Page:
How should you state the name of an important Japanese figure in English?

Currently, I am writing a paper, and in this paper, I have them listed as:
Mr. [Firstname] [Lastname]
My professor has said to change it, as the Japanese have a different set of nomenclature rules that should be followed in my paper.

It there a better way to formally write out these names in English?
How would names usually appear on a business card? Is it listed the same way as I can put down in my paper?

  • 1
    Did he say what to change it to? If you have not altered the order of the words in the name, and merely prefixed Mr, then what is the objection? Perhaps the objection is the use of the English "Mr"? This question might be better asked on Japanese Language, but at the moment I don't feel there's enough information to migrate it.
    – Andrew Leach
    Jan 31, 2017 at 9:33
  • If that happened to me I would ring the nearest Japanese Embassy or consulate and ask someone in the cultural section to give a definitive answer, preferably in writing. Feb 11, 2017 at 22:38
  • The thing to avoid is the first name, which in Japan would be considered overly familiar. However, because the last name by itself looks somewhat "bare" in English, it's common to add "Mr.", at least for men. The absolute worst thing to do is try to mimic a Japanese honorific like -san or -sama, or to dwell on titles like "Teacher", since it is almost impossible for a non-Japanese speaker to do this consistently across all the people that must be mentioned in a document of any size. You just end up looking gauche.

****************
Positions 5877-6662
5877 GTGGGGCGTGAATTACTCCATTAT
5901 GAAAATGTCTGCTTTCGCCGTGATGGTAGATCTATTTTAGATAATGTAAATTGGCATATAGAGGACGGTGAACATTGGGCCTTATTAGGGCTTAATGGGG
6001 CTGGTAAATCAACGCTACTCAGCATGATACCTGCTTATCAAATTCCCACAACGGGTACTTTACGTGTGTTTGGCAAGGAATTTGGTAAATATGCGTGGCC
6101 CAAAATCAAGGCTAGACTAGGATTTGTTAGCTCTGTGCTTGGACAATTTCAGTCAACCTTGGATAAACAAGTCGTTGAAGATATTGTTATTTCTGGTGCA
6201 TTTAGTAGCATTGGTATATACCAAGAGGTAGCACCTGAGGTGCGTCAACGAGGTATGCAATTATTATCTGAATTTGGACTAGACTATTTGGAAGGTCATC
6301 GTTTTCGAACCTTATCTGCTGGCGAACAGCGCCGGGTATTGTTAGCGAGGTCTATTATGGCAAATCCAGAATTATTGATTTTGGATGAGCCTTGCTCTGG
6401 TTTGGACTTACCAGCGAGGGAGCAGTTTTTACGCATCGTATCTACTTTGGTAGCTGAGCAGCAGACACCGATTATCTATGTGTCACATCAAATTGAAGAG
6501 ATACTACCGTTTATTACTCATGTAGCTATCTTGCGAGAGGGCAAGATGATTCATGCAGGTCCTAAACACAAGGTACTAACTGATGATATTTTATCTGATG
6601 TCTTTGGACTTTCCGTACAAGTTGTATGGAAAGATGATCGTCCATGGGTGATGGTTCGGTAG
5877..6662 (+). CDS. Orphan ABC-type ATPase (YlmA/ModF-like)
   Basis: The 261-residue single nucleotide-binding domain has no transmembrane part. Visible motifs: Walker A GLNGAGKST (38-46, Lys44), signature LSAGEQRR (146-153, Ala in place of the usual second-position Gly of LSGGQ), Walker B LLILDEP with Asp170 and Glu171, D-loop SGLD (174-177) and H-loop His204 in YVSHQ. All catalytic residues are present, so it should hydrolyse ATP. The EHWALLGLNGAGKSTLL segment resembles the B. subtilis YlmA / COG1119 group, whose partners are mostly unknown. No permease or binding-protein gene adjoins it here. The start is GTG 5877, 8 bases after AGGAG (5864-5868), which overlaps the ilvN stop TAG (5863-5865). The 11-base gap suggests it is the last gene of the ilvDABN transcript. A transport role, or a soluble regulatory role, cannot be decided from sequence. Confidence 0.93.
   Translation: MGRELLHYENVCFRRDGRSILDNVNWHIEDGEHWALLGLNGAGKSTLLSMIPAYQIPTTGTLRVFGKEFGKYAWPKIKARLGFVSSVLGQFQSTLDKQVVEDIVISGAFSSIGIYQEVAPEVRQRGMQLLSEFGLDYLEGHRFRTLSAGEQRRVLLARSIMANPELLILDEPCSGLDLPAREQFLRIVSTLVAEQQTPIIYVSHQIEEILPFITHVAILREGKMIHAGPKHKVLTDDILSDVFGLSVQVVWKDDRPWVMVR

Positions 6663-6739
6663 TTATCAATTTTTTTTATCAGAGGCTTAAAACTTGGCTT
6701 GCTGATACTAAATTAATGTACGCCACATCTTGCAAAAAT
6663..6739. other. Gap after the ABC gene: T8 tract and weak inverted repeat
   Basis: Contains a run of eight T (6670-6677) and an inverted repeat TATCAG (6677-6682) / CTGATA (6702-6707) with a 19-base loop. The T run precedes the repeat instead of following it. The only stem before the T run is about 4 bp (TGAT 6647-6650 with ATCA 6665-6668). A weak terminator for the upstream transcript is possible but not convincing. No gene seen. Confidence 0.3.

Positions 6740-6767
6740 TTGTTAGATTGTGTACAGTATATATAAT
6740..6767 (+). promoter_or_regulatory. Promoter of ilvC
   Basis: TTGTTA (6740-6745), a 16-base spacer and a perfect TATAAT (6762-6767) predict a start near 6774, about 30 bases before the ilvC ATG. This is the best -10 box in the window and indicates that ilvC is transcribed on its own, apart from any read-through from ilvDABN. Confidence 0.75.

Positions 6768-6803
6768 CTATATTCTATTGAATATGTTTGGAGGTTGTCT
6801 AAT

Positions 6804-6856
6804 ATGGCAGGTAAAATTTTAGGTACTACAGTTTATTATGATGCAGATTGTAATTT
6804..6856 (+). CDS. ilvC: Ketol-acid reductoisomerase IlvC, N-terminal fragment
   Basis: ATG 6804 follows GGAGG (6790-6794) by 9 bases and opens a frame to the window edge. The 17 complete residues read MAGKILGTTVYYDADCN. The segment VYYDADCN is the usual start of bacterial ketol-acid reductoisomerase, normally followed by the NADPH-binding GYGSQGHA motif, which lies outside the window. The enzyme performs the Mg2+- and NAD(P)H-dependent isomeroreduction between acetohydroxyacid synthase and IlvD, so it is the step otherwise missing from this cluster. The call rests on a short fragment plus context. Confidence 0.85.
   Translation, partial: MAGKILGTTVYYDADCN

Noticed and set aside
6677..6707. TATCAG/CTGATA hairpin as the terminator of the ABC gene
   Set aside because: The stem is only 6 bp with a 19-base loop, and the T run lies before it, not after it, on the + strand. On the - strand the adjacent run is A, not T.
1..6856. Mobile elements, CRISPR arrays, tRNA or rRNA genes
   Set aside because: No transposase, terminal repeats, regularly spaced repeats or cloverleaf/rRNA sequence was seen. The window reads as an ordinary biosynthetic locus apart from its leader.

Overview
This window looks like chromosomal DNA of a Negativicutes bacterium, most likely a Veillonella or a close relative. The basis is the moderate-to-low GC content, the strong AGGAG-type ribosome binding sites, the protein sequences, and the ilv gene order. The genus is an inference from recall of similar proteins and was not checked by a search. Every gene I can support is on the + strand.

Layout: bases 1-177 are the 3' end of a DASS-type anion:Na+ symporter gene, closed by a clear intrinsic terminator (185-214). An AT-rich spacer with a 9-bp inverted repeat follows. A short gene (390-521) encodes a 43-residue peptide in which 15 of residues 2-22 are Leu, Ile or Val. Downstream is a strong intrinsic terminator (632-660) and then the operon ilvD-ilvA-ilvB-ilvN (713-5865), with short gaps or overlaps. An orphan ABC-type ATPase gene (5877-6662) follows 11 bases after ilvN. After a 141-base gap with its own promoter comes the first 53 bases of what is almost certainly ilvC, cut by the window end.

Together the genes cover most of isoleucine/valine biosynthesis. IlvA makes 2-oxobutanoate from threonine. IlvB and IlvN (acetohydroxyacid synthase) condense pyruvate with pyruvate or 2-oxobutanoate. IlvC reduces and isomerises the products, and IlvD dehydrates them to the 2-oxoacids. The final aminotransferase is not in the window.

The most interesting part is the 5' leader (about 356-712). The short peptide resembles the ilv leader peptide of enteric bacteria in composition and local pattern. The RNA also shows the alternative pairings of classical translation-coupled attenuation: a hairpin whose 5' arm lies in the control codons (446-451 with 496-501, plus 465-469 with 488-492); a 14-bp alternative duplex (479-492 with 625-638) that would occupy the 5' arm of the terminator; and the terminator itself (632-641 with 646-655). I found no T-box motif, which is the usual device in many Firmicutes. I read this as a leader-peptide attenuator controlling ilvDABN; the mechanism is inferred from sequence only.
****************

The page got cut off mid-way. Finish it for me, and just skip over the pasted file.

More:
– user205876
    Feb 2, 2018 at 2:24

1 Answer 1


Japanese honorifics don't easily translate into English. "-san" is roughly equivalent to English "Mr." or "Ms.", but other honorifics in Japanese don't have good English equivalents since Anglo-American culture doesn't have the same fine graded degree of status/politeness gradation that Japanese culture does.

For example, "sensei" is a more prestigious honorific than the literal translation "teacher". It is closer in prestige to titles such as "Rabbi", "Reverend", "Dr." or "Professor" or "Honorable" but does not exactly correspond to any single U.S. title or honorific.

Likewise, there is no real English equivalent to diminutives like "-kun".

Similarly, there is no real English equivalent to the presumption of intimacy in the Japanese language that is associated with not using any honorific.

Many translations from Japanese to English would leave the Japanese honorifics in place in romanized form, and would include a footnote or explanation statement somewhere explaining what they mean.

Translations also vary in whether they retain or reverse Asian name order. Follow your advisors direction, or if you aren't clear, use the model of previous works similar to your own.

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